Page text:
Trans Fats Raises Stroke Risks In Older Women
HERE’S one more reason to avoid trans fats in your diet, especially if you are an older woman: A new study found a 39 percent increased risk of stroke among postmenopausal women who ate the highest amount of this common ingredient in baked goods, fast food and packaged products.
The research, done at the University of North Carolina in Chapel Hill, did find that women who took aspirin regularly had a significantly reduced stroke risk.
“The findings don’t mean that you can eat trans fats and just take an aspirin,” said Dr Ka He, who added that the study showed an association and not a cause-and-effect relationship between aspirin use and lower incidence of strokes.
“We recommend a reduced intake of trans fats” to avoid heart disease and stroke, added He, an associate professor of nutrition and epidemiology at UNC’s Gillings School of Global Public Health.
Strokes occur when an artery carrying blood to the brain is either blocked or bursts, cutting off the flow of blood and oxygen. As a result, brain cells start to die. Strokes can affect speech, motor skills or cognitive functions, depending on which part of the brain is damaged.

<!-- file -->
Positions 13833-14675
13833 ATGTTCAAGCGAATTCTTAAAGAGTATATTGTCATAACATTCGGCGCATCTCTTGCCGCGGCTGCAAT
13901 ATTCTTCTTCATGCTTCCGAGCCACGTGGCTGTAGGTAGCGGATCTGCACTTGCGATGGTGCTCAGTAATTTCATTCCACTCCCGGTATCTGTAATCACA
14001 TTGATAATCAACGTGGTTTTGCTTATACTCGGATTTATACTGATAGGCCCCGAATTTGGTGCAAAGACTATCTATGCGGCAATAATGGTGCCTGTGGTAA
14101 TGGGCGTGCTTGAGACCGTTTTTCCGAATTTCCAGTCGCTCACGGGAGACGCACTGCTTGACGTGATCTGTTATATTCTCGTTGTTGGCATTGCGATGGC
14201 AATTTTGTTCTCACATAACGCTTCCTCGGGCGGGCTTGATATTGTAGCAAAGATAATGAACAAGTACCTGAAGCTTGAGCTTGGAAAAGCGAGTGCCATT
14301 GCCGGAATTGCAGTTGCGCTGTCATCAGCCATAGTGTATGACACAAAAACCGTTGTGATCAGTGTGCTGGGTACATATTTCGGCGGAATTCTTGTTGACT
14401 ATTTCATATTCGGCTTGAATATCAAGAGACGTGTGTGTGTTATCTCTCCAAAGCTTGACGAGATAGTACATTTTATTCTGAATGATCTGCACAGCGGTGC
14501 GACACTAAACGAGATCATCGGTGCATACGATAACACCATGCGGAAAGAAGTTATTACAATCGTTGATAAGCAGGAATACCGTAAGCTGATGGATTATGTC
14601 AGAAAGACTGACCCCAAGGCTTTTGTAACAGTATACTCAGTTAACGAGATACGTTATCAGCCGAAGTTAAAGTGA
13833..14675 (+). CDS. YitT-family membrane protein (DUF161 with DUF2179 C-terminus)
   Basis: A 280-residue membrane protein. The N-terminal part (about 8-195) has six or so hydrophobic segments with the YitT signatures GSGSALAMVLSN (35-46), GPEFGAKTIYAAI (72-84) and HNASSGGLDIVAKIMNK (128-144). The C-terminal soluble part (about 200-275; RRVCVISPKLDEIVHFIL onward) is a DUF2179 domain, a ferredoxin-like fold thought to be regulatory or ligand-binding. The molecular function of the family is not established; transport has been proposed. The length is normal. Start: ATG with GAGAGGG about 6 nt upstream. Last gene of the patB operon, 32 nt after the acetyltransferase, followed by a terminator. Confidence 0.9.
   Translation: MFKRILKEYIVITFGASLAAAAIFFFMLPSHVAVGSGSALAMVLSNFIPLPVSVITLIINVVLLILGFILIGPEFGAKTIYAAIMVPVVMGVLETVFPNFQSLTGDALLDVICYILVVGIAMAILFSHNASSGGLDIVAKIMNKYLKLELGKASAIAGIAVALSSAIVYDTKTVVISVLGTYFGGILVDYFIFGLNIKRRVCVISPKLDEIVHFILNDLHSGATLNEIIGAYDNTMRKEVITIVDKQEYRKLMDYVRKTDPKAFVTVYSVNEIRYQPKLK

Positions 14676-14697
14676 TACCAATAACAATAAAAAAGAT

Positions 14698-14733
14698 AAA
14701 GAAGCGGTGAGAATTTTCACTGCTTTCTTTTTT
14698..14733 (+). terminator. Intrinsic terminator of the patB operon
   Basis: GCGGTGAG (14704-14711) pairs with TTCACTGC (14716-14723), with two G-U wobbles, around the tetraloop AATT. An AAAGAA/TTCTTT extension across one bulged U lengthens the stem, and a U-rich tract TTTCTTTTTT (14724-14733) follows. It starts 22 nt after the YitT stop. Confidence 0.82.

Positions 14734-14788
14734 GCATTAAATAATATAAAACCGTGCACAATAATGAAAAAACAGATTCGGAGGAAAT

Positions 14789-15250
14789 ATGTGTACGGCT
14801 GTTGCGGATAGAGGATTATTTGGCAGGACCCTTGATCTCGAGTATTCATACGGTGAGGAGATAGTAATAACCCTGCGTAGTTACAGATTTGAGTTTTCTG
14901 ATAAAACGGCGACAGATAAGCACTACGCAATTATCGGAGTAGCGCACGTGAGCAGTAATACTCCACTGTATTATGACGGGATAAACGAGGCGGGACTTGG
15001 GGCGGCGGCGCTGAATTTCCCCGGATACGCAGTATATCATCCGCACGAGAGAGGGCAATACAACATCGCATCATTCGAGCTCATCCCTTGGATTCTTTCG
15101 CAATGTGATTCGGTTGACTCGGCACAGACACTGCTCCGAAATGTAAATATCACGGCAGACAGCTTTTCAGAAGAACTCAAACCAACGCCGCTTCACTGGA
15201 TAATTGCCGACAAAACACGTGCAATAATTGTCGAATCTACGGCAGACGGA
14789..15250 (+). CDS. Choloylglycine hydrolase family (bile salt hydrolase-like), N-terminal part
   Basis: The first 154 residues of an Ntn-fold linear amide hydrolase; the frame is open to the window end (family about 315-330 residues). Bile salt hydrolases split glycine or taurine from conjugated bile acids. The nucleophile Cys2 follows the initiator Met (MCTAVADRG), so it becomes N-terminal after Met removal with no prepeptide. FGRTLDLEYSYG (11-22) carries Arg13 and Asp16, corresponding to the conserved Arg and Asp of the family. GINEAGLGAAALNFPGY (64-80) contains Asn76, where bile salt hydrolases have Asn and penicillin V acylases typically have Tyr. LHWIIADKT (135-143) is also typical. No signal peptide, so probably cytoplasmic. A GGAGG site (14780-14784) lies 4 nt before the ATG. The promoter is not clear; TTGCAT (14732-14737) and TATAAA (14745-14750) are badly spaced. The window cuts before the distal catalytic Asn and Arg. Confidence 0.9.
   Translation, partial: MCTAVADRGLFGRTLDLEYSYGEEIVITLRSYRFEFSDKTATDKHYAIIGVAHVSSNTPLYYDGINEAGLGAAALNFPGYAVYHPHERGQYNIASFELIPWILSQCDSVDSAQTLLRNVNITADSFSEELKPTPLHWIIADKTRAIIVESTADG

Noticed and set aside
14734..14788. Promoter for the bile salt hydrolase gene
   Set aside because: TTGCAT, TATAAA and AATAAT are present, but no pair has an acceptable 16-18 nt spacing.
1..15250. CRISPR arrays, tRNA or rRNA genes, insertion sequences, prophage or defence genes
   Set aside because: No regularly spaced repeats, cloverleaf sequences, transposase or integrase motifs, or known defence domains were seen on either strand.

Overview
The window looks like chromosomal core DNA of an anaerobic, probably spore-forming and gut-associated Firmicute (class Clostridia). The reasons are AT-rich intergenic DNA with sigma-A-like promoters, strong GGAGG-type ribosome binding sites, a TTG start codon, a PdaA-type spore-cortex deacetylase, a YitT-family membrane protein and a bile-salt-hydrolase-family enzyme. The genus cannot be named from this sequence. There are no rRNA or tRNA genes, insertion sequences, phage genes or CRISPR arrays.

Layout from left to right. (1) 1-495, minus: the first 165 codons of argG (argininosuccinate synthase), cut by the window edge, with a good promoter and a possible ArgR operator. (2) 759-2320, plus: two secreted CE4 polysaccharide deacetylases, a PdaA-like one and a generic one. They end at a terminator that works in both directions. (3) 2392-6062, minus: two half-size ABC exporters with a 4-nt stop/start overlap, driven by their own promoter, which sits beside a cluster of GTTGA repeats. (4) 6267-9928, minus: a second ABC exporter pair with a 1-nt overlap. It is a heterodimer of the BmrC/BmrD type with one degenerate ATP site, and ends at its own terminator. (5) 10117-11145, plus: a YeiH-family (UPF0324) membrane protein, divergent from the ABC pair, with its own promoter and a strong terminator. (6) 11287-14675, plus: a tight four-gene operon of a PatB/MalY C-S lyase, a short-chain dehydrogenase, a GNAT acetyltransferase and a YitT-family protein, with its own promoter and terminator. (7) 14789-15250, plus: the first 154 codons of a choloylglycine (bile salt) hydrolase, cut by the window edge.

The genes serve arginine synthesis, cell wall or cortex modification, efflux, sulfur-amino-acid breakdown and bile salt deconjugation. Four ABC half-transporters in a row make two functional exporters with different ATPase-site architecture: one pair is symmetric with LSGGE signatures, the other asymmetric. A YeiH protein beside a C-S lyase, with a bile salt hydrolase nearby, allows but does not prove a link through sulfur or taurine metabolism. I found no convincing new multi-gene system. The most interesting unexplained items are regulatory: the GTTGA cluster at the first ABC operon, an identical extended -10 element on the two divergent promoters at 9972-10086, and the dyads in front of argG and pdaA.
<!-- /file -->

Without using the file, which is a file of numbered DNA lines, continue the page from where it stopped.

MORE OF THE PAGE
In the UNC study, which was published online in the Annals of Neurology, researchers analysed data from the national project known as the Women’s Health Initiative. They looked at the trans-fat intake of more than 87,000 women aged 50 to 79 using a dietary database developed at the University of Minnesota and questionnaires that measured trans-fat consumption.
Participants were asked how much of 122 foods they ate in the three months before the study, with follow-up surveys taken three years later. Medical histories were updated annually between 1998 and 2005, and 1,049 strokes were documented during that time.
Trans fats contribute to cardiovascular disease — one of the risk factors for stroke — by raising bad cholesterol and lowering good cholesterol, and may have the worst impact on health of all fats.
“It is interesting to note that the women who consumed the most trans fat also had other unhealthy lifestyle behaviours such as decreased physical activity, increased energy intake and smoking,” said Copperman.
“Trans fats are not really a part of a healthy diet,” said Dr Suzanne Steinbaum, director of women and heart disease at Lenox Hill Hospital in New York City. She called trans fats “toxic,” adding that “this is one ingredient in food we should not be eating at all.” She also urged consumers to read food labels because trans fats sometimes can be included in reduced-fat foods.
“Just because it says ’reduced fat’ doesn’t mean it’s healthy,” Steinbaum noted.